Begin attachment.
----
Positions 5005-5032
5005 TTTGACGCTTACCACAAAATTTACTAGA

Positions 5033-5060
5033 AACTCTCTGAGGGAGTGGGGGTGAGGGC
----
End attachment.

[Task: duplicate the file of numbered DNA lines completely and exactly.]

Positions 5005-5032
5005 TTTGACGCTTACCACAAAATTTACTAGA

Positions 5033-5060
5033 AACTCTCTGAGGGAGTGGGGGTGAGGGC